On the next episode, screening 12 November 2017 at 7pm on TVNZ 1:

A Twist of Lemon

When English immigrants Simon and Caroline Marriott planted their citrus orchard near Thames, they thought they’d found the ideal New Zealand lifestyle. 

But when they started selling their fruit in the farmers’ market and to pack-houses, the economics didn’t stack up. 

They felt they were poorly rewarded for the huge effort they’d put in to look after the trees, pick the fruit, clean it, then pack it or take it to the market.

They’ve finally come up with a solution that earns them a better income from their produce, but it’s been a long journey to get there.

The Marriotts were originally from England, but had lived for several years in Kenya, where Simon ran a large wildlife reserve. 

By the time it was time to move on, they had fallen in love with living in wide open spaces and didn’t want to return to England, so in 1999 they applied to immigrate to New Zealand.

Caroline’s background as a physiotherapist meant they were able to move straight to Thames, where she started a job at the hospital. 

‘To be honest, when we first arrived here, it was a huge shock to our system to be living in this large metropolis of Thames,’ Caroline says. 

The couple and their four children yearned for somewhere away from people and eventually they found 12 hectares in the quiet Omahu Valley, tucked away in the hills between Thames and Paeroa. 

They kept part of it in pasture, on which they established a Suffolk sheep stud, while they planted the rest in trees, including a citrus orchard.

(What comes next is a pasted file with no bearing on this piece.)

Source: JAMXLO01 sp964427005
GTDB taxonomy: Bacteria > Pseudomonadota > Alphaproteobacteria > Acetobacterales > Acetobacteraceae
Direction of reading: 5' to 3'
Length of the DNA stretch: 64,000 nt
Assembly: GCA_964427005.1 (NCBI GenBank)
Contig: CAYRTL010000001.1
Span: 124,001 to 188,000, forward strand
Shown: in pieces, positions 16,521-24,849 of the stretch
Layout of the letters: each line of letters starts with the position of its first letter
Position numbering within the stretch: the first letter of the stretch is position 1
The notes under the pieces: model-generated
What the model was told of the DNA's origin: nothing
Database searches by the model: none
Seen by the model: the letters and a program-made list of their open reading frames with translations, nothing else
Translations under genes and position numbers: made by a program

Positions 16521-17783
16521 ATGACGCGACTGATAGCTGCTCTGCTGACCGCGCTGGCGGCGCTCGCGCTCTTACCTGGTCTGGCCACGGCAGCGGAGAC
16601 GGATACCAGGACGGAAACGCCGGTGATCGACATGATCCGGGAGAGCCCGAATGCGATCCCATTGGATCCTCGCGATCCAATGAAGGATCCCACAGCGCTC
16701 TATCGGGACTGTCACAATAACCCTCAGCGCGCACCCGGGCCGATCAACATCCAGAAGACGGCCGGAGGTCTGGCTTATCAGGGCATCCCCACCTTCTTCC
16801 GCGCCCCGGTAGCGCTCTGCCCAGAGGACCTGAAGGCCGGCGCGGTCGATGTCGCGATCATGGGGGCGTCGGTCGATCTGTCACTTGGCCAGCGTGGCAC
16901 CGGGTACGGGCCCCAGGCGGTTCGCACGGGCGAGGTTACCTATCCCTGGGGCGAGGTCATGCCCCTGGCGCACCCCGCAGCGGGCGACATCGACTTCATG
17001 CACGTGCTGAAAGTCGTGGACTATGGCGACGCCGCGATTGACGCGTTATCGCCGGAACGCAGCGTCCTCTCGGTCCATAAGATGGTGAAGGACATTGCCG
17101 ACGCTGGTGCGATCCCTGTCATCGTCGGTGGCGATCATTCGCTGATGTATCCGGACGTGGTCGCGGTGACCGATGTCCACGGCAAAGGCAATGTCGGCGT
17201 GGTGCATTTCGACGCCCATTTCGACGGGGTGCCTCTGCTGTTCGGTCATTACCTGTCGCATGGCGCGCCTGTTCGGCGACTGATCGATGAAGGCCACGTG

When the trees fruited and they received lower-than-expected returns, Caroline tried making marmalade from their citrus to add value to the crop.

‘I made the most awful marmalade,’ she says. ‘Thick, dark, some which could almost break your teeth, others which you could sort of pour down the sink.’

But she persisted till eventually she was making preserves that were always in big demand at Thames Market. 

They then decided to enter some food awards to see how their products compared to those of other New Zealand artisan producers.

The most appropriate competition was back in their native England, so they entered The World’s Original Marmalade Awards in 2014 and have won a gold or silver that year and every year since.

And in New Zealand, they’ve also won a Cuisine Magazine award for their chutney. 

‘It had a great impact,’ Caroline says. ‘Before we were just selling locally, but now we’re selling throughout New Zealand and that’s really satisfying.’


For more about Caroline’s and Simon’s preserves, visit:http://omahuvalleycitrus.co.nz

For more about Thames Market, visit:www.eventfinda.co.nz/2015/thames-market/thames

For more about Suffolk sheep, visit:www.nzsheep.co.nz/index.php?page=suffolk





Dan Henry


Camera & Aerial Photography

Richard Williams


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Don Paulin


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Mike Townsend


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Robyn Best



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Dan Henry


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Julian O’Brien